Leadership, diversity, academic talent define newest Vanderbilt class

Class of 2018 spelling out 2018 on Commons Lawn
(Vanderbilt University)

Vanderbilt University’s newest class is the most academically prepared and the most ethnically, economically and geographically diverse class in Vanderbilt’s history.

Leadership is also a key trait among the incoming class. One hundred percent of the enrolled students held the highest level of leadership, scholarship or were the most exceptionally involved student leader in their high school. Or they held leadership roles in local, regional, national or international organizations.

“One of our key goals at Vanderbilt is to provide young leaders unique learning opportunities and give them the tools, education and experiences needed to develop their full potential and ultimately to help change the world,” said Vanderbilt Chancellor Nicholas S. Zeppos.

The class of 2018 held the highest leadership accomplishments possible by winning regional or national awards for involvement, commitment, and contributions through leadership or scholarship.

  • 90 percent service leaders
  • 87 percent academic leaders
  • 52 percent athletic leaders or champions
  • 35 percent fine arts leaders
  • 33 percent student government leaders

Academic excellence

Of the almost 30,000 students who applied to Vanderbilt, 13 percent were admitted into the class of 2018. The academic quality of the students is stellar with 90.9 percent ranking in the top 10 percent of their high school class. This is up from 88 percent last year. SAT scores for the middle 50 percent of the class ranged from 1430 to 1580, putting them in the 96th to 99th percentile. That is up from a range of 1410 to 1570 last year.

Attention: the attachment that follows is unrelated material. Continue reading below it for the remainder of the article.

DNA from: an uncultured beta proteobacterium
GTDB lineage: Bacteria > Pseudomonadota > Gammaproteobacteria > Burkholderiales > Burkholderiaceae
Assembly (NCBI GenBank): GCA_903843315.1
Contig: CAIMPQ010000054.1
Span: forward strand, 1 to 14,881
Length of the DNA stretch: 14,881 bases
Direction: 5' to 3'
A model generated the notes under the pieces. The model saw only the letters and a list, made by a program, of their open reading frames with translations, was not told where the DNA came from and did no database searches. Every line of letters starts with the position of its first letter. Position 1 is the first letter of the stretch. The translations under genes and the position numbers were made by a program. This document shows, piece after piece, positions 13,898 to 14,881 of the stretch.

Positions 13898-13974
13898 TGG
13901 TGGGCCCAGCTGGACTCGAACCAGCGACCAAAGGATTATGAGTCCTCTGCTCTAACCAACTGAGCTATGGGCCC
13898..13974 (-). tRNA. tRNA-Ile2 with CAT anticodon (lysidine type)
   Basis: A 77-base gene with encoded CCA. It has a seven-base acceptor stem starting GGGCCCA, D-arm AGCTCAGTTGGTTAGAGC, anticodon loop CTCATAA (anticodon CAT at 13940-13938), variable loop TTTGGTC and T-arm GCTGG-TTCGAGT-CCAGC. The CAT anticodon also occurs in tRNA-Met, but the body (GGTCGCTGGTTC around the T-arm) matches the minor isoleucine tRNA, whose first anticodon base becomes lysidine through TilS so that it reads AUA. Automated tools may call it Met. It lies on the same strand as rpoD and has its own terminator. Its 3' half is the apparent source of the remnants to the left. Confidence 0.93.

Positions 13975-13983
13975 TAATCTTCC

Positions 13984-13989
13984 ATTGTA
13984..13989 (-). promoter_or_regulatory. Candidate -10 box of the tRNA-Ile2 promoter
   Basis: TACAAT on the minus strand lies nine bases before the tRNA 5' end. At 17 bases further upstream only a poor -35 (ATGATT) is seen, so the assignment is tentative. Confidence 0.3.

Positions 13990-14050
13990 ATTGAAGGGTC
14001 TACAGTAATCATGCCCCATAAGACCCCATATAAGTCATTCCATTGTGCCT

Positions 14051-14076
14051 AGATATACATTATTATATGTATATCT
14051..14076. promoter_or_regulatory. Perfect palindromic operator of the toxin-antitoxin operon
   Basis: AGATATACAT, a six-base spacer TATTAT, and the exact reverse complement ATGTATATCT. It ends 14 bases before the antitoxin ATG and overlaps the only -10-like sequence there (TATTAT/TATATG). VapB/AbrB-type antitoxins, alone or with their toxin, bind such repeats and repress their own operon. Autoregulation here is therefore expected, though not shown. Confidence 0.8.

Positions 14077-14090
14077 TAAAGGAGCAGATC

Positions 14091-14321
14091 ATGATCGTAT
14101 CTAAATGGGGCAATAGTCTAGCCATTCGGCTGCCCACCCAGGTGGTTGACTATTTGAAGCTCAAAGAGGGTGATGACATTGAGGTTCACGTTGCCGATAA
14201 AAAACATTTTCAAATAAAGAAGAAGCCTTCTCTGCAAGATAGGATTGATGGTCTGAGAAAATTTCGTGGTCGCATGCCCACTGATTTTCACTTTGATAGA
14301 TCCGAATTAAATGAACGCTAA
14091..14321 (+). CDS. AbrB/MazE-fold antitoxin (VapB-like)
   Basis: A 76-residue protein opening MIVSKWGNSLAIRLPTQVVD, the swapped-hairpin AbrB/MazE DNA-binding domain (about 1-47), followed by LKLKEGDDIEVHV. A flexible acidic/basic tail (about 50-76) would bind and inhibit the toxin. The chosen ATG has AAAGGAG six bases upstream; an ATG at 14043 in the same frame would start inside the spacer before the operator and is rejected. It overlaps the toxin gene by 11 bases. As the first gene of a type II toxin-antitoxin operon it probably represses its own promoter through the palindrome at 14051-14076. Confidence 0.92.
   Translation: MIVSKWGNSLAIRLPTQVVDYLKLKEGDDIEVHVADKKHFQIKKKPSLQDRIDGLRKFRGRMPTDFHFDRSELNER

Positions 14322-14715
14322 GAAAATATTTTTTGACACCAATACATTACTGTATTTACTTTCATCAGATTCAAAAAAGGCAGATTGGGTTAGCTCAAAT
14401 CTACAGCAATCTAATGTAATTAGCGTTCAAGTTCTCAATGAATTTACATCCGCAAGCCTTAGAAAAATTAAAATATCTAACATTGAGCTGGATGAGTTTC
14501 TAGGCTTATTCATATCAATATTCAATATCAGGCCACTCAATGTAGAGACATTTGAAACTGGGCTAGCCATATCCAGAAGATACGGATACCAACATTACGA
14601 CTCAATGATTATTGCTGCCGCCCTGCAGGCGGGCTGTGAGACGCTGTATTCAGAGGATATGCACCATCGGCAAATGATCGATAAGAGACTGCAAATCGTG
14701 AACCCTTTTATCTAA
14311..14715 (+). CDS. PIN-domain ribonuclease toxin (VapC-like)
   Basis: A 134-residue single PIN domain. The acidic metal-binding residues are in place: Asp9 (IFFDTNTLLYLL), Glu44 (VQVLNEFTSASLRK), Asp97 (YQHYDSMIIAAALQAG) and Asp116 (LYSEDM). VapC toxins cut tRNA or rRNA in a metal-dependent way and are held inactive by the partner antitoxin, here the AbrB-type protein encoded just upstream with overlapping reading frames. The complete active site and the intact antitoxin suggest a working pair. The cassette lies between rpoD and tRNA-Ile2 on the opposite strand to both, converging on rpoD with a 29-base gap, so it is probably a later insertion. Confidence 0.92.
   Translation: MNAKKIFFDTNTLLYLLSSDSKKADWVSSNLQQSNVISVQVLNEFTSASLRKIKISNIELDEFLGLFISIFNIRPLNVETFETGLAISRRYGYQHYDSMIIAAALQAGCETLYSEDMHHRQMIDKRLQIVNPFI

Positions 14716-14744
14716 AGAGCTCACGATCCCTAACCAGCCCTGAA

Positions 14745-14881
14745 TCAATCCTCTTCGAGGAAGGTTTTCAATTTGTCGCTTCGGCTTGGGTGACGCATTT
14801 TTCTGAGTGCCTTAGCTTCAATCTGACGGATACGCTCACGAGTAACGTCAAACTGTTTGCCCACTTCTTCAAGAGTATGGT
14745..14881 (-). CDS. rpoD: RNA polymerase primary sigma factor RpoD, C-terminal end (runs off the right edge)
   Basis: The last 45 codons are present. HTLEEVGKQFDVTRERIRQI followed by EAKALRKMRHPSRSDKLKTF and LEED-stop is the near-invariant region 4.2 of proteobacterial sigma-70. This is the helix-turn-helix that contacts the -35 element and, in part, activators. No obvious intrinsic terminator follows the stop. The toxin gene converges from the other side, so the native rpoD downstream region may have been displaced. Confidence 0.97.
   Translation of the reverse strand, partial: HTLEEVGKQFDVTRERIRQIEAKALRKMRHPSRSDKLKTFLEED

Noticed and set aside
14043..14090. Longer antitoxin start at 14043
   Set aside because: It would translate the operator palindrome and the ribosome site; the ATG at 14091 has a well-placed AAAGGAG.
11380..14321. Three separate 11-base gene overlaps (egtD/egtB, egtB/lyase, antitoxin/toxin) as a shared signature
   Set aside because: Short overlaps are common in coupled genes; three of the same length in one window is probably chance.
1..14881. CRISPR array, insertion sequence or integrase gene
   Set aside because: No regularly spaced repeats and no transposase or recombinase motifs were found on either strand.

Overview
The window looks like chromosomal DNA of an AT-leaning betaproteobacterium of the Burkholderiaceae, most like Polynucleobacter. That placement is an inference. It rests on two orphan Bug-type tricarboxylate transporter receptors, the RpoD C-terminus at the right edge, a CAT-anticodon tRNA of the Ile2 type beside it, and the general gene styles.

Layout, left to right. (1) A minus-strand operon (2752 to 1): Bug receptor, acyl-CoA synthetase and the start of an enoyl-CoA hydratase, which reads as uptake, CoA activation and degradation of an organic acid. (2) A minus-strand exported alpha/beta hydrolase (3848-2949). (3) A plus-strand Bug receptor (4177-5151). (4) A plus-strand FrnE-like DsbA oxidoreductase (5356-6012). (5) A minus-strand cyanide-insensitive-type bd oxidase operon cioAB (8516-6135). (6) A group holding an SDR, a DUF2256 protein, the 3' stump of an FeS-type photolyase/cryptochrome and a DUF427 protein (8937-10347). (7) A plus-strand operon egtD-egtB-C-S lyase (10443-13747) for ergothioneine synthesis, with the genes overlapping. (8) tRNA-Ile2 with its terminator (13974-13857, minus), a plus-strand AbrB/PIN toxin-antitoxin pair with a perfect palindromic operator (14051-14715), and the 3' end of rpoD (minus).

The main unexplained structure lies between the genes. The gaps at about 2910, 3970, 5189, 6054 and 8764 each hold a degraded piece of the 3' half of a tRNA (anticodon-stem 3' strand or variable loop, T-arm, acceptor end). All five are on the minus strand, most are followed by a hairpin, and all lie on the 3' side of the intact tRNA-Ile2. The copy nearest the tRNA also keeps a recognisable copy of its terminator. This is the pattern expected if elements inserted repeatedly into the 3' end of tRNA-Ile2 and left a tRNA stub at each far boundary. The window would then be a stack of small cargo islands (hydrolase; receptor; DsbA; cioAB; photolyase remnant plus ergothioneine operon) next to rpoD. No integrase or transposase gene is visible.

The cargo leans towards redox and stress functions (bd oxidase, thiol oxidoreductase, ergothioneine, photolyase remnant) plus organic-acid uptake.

More than 36 percent of the class is an ethnic or racial minority, up from 33 percent last year. Seven percent of the class is international. The class is split almost 50-50 male and female.

“We selected these students for the unique experiences and perspectives they bring to the Vanderbilt community and for potential we saw in them as Vanderbilt students and world citizens,” said Douglas Christiansen, vice provost for enrollment and dean of admissions. “We’re excited for the contributions they’ll make on our campus and beyond.”

Expanded aid

The Opportunity Vanderbilt expanded aid program, in which Vanderbilt meets 100 percent of a family’s demonstrated financial need, continues to help recruit these highly selective and diverse classes. Beginning in the fall of 2009, Vanderbilt eliminated all need-based loans for admitted Vanderbilt students who are U.S. residents or eligible non-residents, choosing to substitute scholarships and grants to those with demonstrated need.

In the class of 2018, 68.6 percent of students are receiving financial assistance from Vanderbilt regardless of need and 53 percent of students are receiving assistance because of financial need.

“Access and opportunity are of the highest importance at Vanderbilt and we strongly believe that the world-class education Vanderbilt provides should be available to all qualified students,” added Christiansen.

More information on the Vanderbilt admissions process can be found at http://admissions.vanderbilt.edu/.